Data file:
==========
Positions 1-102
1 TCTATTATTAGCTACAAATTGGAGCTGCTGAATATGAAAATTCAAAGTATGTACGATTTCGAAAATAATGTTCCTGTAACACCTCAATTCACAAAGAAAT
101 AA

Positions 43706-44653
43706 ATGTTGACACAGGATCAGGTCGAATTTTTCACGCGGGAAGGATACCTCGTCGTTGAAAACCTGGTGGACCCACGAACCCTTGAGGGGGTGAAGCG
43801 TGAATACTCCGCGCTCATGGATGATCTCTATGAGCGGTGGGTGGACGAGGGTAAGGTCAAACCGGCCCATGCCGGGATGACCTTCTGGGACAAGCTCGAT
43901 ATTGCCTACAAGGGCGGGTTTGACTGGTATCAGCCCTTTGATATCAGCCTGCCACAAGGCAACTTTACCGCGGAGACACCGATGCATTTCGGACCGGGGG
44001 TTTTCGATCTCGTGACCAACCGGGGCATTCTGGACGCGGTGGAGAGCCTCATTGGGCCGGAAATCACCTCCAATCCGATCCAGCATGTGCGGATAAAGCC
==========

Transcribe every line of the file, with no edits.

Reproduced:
Positions 1-102
1 TCTATTATTAGCTACAAATTGGAGCTGCTGAATATGAAAATTCAAAGTATGTACGATTTCGAAAATAATGTTCCTGTAACACCTCAATTCACAAAGAAAT
101 AA

Positions 43706-44653
43706 ATGTTGACACAGGATCAGGTCGAATTTTTCACGCGGGAAGGATACCTCGTCGTTGAAAACCTGGTGGACCCACGAACCCTTGAGGGGGTGAAGCG
43801 TGAATACTCCGCGCTCATGGATGATCTCTATGAGCGGTGGGTGGACGAGGGTAAGGTCAAACCGGCCCATGCCGGGATGACCTTCTGGGACAAGCTCGAT
43901 ATTGCCTACAAGGGCGGGTTTGACTGGTATCAGCCCTTTGATATCAGCCTGCCACAAGGCAACTTTACCGCGGAGACACCGATGCATTTCGGACCGGGGG
44001 TTTTCGATCTCGTGACCAACCGGGGCATTCTGGACGCGGTGGAGAGCCTCATTGGGCCGGAAATCACCTCCAATCCGATCCAGCATGTGCGGATAAAGCC